Eight years ago, Coulton invited his fans to join him on a cruise ship. His idea was to have a week-long floating "summer camp" for geeks, with lots of tabletop gaming, cosplaying, music, comedy, comic books, science fiction readings, panels, presentations, and workshops. About 375 "Sea Monkeys" took him up on his offer. It turned out to be something people loved, and so the “JoCo Cruise” became an annual event. I was invited this year as a performer (doing talks, panels, and workshops), joining 1,600 other Sea Monkeys to take over an entire cruise ship (Holland America's ms Oosterdam) for a trip from San Diego to Baja California, Mexico. It was the eighth JoCo Cruise, and Carla and my daughter Jane came with me.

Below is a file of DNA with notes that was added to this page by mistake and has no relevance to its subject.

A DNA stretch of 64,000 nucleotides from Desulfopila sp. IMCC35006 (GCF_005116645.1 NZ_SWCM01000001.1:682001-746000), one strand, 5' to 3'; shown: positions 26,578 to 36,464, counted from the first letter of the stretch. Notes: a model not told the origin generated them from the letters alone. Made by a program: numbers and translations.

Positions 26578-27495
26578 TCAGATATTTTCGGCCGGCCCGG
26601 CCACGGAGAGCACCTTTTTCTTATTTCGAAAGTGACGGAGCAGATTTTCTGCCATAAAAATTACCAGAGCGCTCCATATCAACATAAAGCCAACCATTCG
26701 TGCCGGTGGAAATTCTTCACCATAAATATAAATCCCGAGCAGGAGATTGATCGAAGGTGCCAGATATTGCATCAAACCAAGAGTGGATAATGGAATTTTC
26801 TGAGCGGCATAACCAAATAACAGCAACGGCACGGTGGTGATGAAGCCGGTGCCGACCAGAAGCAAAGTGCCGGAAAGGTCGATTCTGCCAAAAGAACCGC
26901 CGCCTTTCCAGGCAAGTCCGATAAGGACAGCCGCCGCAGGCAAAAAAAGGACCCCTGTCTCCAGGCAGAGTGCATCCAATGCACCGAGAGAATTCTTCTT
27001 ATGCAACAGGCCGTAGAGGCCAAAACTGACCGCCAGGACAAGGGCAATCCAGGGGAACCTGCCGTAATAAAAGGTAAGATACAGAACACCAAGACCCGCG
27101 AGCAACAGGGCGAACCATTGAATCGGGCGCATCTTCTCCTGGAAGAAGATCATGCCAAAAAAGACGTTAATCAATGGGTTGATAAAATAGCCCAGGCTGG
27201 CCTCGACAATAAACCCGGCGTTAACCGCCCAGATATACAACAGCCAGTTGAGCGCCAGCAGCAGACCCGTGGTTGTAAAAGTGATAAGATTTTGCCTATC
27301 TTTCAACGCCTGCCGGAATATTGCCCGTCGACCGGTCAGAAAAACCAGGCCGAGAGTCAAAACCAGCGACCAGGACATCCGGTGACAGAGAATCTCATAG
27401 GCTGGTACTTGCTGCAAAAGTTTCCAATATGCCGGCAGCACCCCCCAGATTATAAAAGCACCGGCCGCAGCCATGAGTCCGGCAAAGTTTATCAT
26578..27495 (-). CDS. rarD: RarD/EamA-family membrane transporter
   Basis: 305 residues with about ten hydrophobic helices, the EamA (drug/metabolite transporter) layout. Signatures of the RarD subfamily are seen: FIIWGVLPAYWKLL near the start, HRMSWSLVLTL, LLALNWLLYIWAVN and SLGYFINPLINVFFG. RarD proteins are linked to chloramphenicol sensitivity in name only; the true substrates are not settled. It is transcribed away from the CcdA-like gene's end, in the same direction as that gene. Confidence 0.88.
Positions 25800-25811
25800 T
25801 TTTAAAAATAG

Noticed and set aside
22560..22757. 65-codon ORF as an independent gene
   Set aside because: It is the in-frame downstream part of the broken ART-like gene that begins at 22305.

Photo: Jonathan Coulton, by John Scalzi, used with permission.

This was the second cruise in my life. I’d taken one with Carla about 25 years ago. It was on a Carnival Cruise ship, a cruise line that David Foster Wallace describes in A Supposedly Fun Thing I'll Never Do Again as the “Wal-Mart of the cruise industry, which the other lines refer to sometimes as ‘Carnivore.’” I didn’t have a great time on that earlier cruise, so I wasn’t looking especially forward to the living-on-a-boat-and-eating-crappy-food part of the trip, but as soon as we boarded the ms Oosterdam in the Port of San Diego I realized this was going to be a lot better than the Carnival Cruise. Read the rest

JOHN WILCOCK: Andy Warhol's issue of ASPEN MAGAZINE and "Loop," the first pressed Velvet Underground single.

In 1966, John Wilcock contributed to ASPEN MAGAZINE, an arts project dubbed "The Magazine in a Box" for its unconventional format. This same issue featured design throughout by Andy Warhol and the first single to ever be released for the Velvet Underground, entitled "Loop".